"During the early evolution of these groups," Smith said, "there is the development of features that we often recognize to identify these groups visually, but they don't begin to speciate rapidly until after the development of the features."
"These findings are consistent with the view that radiations tend to be lit by a long 'fuse,' and also with the idea that an initial innovation enables subsequent experimentation and, eventually, the evolution of a combination of characteristics that drives a major radiation," the authors write.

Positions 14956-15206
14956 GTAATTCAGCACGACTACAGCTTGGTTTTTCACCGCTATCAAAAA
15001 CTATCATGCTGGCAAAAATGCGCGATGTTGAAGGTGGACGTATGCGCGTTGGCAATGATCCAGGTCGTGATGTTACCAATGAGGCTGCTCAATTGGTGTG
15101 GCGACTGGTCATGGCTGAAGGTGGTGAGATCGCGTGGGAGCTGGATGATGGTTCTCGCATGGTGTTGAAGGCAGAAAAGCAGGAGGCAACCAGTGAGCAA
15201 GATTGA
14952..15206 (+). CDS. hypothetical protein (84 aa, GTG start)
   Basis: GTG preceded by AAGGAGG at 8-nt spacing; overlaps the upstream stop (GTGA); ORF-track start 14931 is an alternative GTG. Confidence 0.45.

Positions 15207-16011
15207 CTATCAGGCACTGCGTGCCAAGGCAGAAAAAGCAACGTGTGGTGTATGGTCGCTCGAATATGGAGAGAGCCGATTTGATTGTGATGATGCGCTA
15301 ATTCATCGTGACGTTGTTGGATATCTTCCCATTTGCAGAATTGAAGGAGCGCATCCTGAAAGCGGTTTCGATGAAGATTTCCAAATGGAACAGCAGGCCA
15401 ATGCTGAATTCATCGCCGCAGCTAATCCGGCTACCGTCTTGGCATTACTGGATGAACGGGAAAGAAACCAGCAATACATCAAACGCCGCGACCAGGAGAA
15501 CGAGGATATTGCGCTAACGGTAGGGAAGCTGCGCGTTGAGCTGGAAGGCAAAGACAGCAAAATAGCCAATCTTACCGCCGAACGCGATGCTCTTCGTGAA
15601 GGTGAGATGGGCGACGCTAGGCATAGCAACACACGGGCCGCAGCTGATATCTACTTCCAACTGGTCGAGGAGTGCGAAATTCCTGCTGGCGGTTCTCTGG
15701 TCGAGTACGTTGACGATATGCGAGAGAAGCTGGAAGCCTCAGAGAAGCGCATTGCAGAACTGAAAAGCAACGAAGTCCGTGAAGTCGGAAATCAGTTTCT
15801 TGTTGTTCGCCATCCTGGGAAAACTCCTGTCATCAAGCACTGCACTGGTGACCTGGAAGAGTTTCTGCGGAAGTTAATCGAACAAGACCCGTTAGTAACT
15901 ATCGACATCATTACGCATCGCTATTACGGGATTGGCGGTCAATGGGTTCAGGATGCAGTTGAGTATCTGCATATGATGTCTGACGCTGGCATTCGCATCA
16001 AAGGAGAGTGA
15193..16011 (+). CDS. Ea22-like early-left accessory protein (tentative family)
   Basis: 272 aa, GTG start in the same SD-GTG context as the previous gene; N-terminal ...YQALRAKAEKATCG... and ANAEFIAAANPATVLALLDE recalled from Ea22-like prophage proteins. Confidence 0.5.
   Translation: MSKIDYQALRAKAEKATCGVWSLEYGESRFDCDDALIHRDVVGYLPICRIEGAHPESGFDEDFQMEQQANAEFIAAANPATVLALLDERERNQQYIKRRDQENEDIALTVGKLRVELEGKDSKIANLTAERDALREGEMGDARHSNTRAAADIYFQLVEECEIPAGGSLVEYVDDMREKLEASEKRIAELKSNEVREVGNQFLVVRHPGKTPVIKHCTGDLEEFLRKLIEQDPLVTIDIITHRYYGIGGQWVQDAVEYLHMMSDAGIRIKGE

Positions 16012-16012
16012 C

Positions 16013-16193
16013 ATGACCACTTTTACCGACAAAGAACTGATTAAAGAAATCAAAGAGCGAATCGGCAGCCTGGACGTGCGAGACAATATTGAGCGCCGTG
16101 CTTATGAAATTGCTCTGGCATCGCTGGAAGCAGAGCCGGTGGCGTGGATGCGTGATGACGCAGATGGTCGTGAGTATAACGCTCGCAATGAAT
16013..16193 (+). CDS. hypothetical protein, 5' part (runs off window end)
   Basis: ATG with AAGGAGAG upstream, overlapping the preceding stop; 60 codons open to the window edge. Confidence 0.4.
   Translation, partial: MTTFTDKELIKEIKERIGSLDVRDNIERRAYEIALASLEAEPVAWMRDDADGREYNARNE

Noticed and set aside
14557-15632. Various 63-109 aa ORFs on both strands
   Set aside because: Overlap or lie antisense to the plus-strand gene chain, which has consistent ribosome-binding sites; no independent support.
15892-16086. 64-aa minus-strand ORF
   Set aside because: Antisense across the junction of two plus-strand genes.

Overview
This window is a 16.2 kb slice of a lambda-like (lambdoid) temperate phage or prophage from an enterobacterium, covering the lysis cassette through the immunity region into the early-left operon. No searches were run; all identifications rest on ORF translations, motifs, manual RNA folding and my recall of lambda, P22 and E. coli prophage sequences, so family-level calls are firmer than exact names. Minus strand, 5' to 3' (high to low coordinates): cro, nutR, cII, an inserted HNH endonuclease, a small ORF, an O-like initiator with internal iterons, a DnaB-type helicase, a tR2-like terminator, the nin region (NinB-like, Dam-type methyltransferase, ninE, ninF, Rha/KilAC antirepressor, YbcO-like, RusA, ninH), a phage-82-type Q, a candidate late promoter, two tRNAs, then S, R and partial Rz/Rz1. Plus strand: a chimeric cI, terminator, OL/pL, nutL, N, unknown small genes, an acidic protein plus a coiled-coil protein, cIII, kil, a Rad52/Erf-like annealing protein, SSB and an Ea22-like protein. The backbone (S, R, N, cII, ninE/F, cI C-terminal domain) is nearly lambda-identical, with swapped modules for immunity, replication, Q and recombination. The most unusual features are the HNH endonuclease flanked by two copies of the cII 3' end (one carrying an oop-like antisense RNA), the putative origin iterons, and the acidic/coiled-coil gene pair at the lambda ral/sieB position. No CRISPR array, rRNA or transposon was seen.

Smith believes some triggers for the speciation explosion could have been internal, such as building a better flower or learning how to grow faster and thus outcompete other plants. The winning edge could also have come from the arrival of pollinating insects or changes in climate. The team plans to investigate these questions.
To compile the phylogenetic tree, the group combined data gathered from an exhaustive survey of the peer-reviewed literature with a gene-wide classification of species thanks to data gathered by GenBank, a genetic sequence database run by the U.S. National Institutes of Health.
"This is a nice example of how computer science and cyberinfrastructure initiatives can help to extend the limits of biological explorations," said Alexandros Stamatakis, group leader of the scientific computing group at the Heidelberg Institute.
|Contact: Richard Lewis|